In addition getting somewhere between seven and eight hours of sleep at night has been shown to help reduce your chances of developing memory loss issues as you get older such as dementia and Alzheimer’s.
This is a major concern that I personally have as I have done a lot of Vision Care in senior homes working with the elderly and anybody who’s seeing family members go through things like dementia and Alzheimer’s,it’s not fun and I don’t think anybody wants that.
Alongside having reduced amount of sleep cycles due to exposure of blue light there’s also a lot of people who are experiencing eye fatigue or digital eye strain also sometimes known as computer vision syndrome from overexposure of this harsh blue light and you may have experienced it yourself while staring at the computer and part of this is believed to be because blue light is scattered again more easily and by staring at the computer screen that extra blue light will scatter and that could even reduce the amount of contrast and you maybe have felt this but looking at a computer screen it seems really sharp and kind of almost too bright and it kind of hurts your eyes a little bit and then maybe you have seen other reading devices such as Kindles have a different type of a background screen which is not as harsh as other computer screens and phones which allows you to have more comfort when reading.
Although the results of study about eye fatigue and blue light are a little bit mixed the vast majority of people who have either reached out to me or have seen me in the clinic usually do report that they feel our eyes are more light-sensitive around blue light sources.
The real ugly concern about blue light has to do with the theories and some studies that suggest that blue light especially that high-energy wavelength visible blue light could cause retinal damage to the back of the eye. This is a kind of a touchy subject for a lot of eye care professionals because there are studies mostly animal studies in done in mass mice and rats that show that the high-energy light can cause damage to these retinal cells and it kind of makes sense that this high-energy light which is very close to UV light which we know UV light from the Sun can cause things like sunburn and skin cancer it can damage ourselves this high-energy light since it passes through and touches the retina that it may pose a risk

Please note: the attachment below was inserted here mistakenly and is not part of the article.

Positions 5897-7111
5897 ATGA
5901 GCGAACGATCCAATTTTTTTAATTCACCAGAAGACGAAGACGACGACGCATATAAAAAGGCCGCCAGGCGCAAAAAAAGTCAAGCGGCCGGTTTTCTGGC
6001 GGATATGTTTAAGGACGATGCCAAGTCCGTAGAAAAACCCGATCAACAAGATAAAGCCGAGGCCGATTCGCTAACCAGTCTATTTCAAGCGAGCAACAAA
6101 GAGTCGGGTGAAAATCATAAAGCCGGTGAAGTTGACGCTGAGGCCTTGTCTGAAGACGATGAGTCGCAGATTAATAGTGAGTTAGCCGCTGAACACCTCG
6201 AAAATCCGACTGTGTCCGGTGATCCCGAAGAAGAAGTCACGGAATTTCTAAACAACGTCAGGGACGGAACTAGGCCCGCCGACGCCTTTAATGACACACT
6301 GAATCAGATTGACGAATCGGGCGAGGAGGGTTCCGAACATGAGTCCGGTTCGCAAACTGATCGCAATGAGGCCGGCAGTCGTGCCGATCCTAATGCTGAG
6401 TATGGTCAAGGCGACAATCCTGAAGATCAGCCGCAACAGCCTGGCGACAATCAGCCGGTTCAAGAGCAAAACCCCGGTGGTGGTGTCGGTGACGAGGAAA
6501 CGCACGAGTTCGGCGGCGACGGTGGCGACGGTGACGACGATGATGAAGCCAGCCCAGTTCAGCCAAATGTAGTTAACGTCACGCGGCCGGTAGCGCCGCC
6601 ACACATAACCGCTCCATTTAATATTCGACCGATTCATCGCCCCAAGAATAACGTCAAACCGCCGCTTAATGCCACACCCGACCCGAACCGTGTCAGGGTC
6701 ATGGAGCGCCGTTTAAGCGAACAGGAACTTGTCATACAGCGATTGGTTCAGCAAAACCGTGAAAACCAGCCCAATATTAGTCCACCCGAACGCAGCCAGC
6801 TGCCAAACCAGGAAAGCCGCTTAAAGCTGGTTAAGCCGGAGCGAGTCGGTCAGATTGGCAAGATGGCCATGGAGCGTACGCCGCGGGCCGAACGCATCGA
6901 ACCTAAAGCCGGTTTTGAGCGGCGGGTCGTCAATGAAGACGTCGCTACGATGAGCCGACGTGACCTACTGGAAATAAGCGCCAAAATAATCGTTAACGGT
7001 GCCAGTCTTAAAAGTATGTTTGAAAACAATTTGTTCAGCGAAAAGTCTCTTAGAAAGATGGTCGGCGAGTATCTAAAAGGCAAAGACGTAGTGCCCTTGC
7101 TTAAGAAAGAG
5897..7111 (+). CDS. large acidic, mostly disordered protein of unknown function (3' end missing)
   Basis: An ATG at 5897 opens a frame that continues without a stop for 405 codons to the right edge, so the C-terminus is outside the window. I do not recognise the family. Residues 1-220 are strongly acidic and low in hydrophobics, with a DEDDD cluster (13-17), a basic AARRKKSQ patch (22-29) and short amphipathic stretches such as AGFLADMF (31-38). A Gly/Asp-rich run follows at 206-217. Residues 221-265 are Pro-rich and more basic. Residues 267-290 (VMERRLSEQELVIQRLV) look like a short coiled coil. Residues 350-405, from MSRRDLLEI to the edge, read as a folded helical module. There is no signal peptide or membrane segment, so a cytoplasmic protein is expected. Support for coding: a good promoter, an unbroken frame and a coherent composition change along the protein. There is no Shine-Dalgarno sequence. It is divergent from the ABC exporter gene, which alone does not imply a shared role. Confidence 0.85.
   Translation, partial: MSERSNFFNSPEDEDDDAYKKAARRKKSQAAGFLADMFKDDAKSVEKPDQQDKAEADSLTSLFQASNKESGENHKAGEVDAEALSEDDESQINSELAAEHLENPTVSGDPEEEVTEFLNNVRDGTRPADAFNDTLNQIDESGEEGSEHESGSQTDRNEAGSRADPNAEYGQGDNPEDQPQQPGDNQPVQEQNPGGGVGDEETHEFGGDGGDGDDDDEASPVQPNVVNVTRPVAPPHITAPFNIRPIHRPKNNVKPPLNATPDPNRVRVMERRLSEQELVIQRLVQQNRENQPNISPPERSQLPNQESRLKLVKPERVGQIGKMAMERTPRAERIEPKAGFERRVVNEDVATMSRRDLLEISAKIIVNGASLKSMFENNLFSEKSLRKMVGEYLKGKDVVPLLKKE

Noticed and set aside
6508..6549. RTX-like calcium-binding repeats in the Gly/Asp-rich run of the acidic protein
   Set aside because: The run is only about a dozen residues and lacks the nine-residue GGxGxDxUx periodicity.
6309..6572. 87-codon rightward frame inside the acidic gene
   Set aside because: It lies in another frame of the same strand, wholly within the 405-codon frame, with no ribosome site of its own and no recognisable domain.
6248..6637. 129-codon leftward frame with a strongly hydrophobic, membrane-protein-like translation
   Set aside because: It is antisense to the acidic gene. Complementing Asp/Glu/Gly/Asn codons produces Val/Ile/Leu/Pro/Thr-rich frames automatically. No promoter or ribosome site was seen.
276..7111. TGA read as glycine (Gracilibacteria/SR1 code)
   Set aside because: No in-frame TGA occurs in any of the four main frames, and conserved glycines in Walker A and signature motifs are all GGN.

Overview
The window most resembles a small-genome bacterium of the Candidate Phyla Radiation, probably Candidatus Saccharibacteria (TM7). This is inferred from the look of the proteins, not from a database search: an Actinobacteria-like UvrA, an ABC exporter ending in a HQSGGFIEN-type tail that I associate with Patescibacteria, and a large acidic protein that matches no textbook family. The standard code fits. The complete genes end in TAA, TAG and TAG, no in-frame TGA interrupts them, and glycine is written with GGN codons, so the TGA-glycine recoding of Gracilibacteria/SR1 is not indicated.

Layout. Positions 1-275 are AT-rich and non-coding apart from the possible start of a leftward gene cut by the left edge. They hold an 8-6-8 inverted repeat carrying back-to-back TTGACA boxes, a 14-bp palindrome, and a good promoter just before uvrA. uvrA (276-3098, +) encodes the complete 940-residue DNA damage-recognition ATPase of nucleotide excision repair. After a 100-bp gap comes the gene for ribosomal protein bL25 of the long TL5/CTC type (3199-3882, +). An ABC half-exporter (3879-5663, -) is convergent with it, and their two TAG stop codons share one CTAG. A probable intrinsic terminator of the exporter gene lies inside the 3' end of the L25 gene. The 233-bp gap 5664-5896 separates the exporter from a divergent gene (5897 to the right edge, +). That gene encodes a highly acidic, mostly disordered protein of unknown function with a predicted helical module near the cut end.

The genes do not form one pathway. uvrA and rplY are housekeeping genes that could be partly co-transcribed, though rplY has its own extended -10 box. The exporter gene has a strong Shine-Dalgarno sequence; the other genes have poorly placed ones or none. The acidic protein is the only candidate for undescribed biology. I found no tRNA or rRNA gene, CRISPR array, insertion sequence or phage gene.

There’s multiple studies that either show or suggest that this high-energy light increases the amount of metabolic demand on these cells. The retina is already the most metabolically active tissue in the body and if you’re adding this really high level of demand on the retina over time that the cellular debris that gets built up through this hell activation of the retina that this cellular debris is going to build up what we call drusen which is a major significant factor for the development of age-related macular degeneration.
Now a big disclaimer I like to give out is that these are done on animal studies mostly rats with high-energy light really close to their face and then there are some studies done on on human retinal cells that have been transplanted to a petri dish and again completed in the laboratory, however the human eye does have defense mechanisms to help protect metabolic changes to the retina, at least when it’s not a really high energy source because if you are gonna stare at the Sun or a laser pointer or something with a high amount of energy that can cause burn damage to the retina and we call that solar retinopathy when it’s on the Sun.
So do not look in those high-energy light sources but you can understand why these theories and studies have us concerned about blue light. But at that same time just to be fair to everyone epidemiological studies also do show mixed results at best at really for or against that light exposure whether it be from the computer screen or the Sun outside could lead to retinal damage.